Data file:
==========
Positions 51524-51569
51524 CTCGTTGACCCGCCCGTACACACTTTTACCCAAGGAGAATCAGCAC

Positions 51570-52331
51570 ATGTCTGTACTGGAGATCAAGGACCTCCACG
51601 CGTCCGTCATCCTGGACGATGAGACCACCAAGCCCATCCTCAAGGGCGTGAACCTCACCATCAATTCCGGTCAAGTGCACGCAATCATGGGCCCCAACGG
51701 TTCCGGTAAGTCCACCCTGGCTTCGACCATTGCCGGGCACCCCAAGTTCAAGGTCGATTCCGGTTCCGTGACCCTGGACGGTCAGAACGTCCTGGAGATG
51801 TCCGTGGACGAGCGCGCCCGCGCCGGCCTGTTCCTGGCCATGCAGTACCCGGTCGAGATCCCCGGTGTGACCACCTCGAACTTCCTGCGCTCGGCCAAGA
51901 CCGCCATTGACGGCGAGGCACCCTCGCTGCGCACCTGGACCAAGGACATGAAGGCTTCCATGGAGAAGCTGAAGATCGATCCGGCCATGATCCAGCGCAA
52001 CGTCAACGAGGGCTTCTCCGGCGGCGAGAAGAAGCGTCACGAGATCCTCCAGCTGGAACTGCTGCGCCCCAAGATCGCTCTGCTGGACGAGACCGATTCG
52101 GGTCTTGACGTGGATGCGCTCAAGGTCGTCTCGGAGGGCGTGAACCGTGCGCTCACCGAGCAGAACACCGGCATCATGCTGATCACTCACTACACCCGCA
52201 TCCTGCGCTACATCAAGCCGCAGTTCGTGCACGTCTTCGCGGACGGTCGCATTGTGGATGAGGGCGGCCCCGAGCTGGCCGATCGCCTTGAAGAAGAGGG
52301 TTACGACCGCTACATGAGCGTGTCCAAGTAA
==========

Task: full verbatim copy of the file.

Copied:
Positions 51524-51569
51524 CTCGTTGACCCGCCCGTACACACTTTTACCCAAGGAGAATCAGCAC

Positions 51570-52331
51570 ATGTCTGTACTGGAGATCAAGGACCTCCACG
51601 CGTCCGTCATCCTGGACGATGAGACCACCAAGCCCATCCTCAAGGGCGTGAACCTCACCATCAATTCCGGTCAAGTGCACGCAATCATGGGCCCCAACGG
51701 TTCCGGTAAGTCCACCCTGGCTTCGACCATTGCCGGGCACCCCAAGTTCAAGGTCGATTCCGGTTCCGTGACCCTGGACGGTCAGAACGTCCTGGAGATG
51801 TCCGTGGACGAGCGCGCCCGCGCCGGCCTGTTCCTGGCCATGCAGTACCCGGTCGAGATCCCCGGTGTGACCACCTCGAACTTCCTGCGCTCGGCCAAGA
51901 CCGCCATTGACGGCGAGGCACCCTCGCTGCGCACCTGGACCAAGGACATGAAGGCTTCCATGGAGAAGCTGAAGATCGATCCGGCCATGATCCAGCGCAA
52001 CGTCAACGAGGGCTTCTCCGGCGGCGAGAAGAAGCGTCACGAGATCCTCCAGCTGGAACTGCTGCGCCCCAAGATCGCTCTGCTGGACGAGACCGATTCG
52101 GGTCTTGACGTGGATGCGCTCAAGGTCGTCTCGGAGGGCGTGAACCGTGCGCTCACCGAGCAGAACACCGGCATCATGCTGATCACTCACTACACCCGCA
52201 TCCTGCGCTACATCAAGCCGCAGTTCGTGCACGTCTTCGCGGACGGTCGCATTGTGGATGAGGGCGGCCCCGAGCTGGCCGATCGCCTTGAAGAAGAGGG
52301 TTACGACCGCTACATGAGCGTGTCCAAGTAA